By Mike Duran
Plyometric training, or plyo's, is also known as "jump training." When performed properly it effectively increases one's explosiveness and power. This type of training conditions the body through dynamic exercises that rapidly stretch a muscle (eccentric phase) and then rapidly shorten it (concentric phase). This sequence encourages a faster contracting motion from the trained muscles eventually leading to greater power and expulsion. The movements involved, which require minimal (sometimes no) equipment, can be performed forward, backward, side to side, up and down, or diagonally. Exercises can be selected that mimic the motions involved in a particular sport so athletes can customize training as appropriate.
Lower-body plyo's, such as a series of jumping exercises using both feet or just one foot, activate the quadriceps and calf muscles. Successful training will increase vertical jump, create more explosiveness, and reduce the amount of force of impact on the joints.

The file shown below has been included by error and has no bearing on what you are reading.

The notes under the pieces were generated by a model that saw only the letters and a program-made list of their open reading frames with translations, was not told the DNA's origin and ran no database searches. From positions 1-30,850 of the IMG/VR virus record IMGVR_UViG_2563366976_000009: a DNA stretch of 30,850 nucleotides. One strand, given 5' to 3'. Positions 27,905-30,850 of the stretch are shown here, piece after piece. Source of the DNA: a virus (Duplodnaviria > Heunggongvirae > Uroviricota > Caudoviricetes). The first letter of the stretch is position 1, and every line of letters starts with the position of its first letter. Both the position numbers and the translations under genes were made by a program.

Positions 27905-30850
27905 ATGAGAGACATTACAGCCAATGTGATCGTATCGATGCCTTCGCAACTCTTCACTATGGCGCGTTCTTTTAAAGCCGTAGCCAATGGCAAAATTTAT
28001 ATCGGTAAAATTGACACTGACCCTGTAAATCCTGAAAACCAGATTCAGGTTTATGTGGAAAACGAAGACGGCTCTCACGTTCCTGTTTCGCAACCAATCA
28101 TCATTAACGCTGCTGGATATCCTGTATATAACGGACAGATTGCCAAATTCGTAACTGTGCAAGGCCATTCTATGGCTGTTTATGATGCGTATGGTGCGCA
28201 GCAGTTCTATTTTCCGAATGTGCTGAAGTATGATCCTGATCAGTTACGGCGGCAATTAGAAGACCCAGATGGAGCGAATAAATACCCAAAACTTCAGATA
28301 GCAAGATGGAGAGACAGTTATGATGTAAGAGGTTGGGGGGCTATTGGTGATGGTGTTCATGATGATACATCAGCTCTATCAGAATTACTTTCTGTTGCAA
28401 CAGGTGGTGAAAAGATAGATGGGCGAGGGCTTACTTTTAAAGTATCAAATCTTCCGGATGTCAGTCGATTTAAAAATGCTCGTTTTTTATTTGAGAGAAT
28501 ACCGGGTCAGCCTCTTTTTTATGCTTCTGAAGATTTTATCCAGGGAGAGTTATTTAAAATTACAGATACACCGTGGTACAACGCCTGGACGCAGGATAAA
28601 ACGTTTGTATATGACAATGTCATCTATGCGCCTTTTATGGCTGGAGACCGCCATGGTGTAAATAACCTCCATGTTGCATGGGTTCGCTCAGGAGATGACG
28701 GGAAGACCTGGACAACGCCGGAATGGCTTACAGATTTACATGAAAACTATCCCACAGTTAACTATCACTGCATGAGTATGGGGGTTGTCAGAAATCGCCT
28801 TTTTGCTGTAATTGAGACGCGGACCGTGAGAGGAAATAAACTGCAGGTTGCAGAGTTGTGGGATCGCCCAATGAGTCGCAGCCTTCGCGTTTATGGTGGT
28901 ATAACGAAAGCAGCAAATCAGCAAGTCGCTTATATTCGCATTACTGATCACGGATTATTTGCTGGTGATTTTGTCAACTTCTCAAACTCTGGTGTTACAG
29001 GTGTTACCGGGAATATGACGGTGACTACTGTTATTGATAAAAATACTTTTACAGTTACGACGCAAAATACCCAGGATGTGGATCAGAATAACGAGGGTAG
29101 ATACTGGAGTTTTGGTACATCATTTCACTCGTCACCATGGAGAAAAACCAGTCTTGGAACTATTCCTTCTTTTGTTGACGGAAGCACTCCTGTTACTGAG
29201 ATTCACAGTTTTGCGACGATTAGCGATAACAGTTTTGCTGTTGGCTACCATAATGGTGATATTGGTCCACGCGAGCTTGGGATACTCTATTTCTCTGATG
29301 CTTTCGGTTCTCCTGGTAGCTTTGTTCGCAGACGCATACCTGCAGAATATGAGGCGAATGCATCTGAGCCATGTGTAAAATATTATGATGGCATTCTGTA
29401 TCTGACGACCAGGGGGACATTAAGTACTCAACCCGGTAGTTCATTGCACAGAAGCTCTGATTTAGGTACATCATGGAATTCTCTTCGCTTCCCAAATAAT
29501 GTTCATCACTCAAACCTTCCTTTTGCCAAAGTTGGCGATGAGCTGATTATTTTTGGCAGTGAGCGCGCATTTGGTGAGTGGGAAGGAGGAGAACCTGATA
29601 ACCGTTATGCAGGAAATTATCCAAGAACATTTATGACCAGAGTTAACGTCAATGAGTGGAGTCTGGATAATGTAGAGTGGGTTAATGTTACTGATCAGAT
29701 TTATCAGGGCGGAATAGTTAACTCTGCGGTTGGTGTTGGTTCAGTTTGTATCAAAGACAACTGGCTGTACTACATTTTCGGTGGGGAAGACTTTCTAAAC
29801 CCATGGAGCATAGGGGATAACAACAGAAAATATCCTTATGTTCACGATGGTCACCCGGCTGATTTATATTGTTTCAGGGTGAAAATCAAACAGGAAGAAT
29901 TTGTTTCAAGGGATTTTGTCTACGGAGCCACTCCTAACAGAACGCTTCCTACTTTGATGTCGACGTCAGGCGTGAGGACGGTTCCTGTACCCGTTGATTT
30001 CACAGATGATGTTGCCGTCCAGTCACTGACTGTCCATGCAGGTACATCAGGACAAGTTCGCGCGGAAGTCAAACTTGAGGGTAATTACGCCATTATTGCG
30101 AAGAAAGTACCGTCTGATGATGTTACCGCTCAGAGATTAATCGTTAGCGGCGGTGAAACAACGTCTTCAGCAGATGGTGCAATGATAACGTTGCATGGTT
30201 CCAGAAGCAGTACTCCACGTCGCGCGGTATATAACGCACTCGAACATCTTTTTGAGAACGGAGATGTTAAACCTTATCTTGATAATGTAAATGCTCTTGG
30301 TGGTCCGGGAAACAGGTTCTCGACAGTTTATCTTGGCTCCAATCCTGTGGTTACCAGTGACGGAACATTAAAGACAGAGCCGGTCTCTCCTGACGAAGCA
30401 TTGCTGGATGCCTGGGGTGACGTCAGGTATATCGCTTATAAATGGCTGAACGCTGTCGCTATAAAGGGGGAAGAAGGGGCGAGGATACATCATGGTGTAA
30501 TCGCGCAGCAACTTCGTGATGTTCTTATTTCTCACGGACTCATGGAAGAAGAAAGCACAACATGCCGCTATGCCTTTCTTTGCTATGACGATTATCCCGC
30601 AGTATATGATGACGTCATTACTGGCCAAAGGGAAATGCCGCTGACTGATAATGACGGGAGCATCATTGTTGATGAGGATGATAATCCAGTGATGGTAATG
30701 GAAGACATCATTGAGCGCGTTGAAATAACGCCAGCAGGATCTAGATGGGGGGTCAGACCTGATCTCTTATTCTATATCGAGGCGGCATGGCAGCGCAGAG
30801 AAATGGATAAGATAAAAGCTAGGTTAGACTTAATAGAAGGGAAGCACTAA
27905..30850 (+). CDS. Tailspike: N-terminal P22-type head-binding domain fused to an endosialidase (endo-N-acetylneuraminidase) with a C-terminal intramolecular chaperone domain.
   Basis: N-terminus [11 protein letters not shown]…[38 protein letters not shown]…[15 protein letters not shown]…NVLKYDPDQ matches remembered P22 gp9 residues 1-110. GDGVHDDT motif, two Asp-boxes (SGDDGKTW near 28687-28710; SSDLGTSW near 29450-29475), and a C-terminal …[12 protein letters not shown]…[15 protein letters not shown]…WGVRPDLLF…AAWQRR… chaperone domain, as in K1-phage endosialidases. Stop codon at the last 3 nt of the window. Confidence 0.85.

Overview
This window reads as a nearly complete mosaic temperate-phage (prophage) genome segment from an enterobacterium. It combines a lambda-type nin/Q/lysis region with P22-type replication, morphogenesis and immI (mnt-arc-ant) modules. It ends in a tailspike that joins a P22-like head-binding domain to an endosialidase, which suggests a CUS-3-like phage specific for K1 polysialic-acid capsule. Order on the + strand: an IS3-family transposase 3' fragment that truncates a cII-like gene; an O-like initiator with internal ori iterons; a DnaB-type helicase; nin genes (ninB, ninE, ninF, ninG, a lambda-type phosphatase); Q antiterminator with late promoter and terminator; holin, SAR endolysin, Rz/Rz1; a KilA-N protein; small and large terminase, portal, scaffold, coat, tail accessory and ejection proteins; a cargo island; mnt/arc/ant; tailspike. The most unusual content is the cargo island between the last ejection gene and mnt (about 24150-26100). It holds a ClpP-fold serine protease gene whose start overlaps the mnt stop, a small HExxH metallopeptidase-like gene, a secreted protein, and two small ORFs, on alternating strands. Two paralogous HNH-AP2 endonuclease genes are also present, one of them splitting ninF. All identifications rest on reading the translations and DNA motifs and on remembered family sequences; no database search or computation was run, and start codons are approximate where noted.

- Choose the proper height for the exercise. Two-leg exercises can be executed at a greater height than single-leg versions, and athletes with little plyometric training should also begin with lower heights.
- Load the muscles eccentrically by lowering into a full squat; then powerfully contract the muscles by jumping as high as possible.
- Land safely by absorbing the impact in a squat position with feet shoulder width apart and chest up (coaching cue: "proud chest").
- To incorporate the upper body, add a weighted medicine ball to hold against the chest during lower-body ploys. You also can do upper-body plyos by quickly and forcefully throwing the ball against a wall or to a partner. This trains the fast-twitch response that develops power and explosiveness.
To learn more about plyos, including them into your workouts, speak to an ARX trainer.